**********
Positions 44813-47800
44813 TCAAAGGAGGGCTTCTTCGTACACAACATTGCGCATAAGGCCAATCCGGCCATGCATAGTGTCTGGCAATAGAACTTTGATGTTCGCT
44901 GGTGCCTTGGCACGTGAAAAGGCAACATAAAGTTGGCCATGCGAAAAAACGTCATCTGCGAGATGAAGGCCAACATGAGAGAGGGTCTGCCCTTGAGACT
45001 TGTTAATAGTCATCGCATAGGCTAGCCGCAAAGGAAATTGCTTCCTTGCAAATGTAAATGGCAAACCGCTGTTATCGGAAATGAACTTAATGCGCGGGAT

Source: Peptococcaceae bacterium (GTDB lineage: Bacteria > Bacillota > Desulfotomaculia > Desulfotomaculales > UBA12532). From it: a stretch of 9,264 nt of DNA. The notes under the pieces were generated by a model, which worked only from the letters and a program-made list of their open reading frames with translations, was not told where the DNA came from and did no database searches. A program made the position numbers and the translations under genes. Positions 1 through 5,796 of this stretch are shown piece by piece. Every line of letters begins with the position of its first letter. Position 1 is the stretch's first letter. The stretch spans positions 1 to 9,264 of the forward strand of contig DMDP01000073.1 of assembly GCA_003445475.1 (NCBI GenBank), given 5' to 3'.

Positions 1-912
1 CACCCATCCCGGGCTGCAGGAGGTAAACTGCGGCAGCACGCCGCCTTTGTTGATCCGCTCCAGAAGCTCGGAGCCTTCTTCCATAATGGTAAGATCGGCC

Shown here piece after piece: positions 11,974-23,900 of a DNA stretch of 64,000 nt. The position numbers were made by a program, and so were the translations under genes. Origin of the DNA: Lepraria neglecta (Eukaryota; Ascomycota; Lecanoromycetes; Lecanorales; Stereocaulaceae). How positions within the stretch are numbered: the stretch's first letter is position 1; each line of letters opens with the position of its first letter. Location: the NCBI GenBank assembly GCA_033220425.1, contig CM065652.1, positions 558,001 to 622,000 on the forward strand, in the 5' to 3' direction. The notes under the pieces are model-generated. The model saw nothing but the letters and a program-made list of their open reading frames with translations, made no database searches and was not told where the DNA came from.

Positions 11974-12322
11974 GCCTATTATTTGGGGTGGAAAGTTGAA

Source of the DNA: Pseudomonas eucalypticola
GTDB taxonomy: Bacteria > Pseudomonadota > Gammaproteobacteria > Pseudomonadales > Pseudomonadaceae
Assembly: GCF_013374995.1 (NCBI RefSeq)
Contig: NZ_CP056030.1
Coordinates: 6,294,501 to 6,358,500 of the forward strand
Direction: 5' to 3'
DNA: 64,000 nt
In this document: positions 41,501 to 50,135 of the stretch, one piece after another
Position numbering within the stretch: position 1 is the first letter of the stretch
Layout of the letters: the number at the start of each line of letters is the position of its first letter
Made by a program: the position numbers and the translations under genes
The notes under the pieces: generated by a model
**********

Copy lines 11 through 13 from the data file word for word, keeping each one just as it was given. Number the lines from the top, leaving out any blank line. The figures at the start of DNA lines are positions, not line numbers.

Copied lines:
Source of the DNA: Pseudomonas eucalypticola
GTDB taxonomy: Bacteria > Pseudomonadota > Gammaproteobacteria > Pseudomonadales > Pseudomonadaceae
Assembly: GCF_013374995.1 (NCBI RefSeq)